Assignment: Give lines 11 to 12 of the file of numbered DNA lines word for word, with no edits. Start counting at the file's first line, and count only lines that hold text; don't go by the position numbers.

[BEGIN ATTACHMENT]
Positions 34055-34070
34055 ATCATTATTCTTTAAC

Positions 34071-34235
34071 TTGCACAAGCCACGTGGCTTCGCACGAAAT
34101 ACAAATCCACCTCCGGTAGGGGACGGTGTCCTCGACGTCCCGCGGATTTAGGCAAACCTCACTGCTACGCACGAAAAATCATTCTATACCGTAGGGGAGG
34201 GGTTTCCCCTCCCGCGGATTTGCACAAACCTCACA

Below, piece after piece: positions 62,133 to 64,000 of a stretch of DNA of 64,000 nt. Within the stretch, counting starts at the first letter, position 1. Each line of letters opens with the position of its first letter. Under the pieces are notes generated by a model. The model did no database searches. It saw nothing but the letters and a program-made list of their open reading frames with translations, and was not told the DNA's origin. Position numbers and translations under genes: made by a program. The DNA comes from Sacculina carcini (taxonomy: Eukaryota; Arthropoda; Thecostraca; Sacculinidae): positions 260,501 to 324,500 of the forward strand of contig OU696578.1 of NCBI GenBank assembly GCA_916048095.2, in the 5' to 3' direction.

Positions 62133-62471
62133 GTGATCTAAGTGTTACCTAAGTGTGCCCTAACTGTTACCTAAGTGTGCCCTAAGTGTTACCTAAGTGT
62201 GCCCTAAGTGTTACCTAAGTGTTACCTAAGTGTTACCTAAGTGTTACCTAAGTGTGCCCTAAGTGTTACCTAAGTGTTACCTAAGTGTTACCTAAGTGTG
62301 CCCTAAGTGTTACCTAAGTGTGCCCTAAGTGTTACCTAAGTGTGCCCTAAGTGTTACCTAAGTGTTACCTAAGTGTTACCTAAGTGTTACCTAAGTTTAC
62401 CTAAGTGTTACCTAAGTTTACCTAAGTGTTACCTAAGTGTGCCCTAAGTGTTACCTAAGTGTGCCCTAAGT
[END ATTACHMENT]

62301 CCCTAAGTGTTACCTAAGTGTGCCCTAAGTGTTACCTAAGTGTGCCCTAAGTGTTACCTAAGTGTTACCTAAGTGTTACCTAAGTGTTACCTAAGTTTAC
62401 CTAAGTGTTACCTAAGTTTACCTAAGTGTTACCTAAGTGTGCCCTAAGTGTTACCTAAGTGTGCCCTAAGT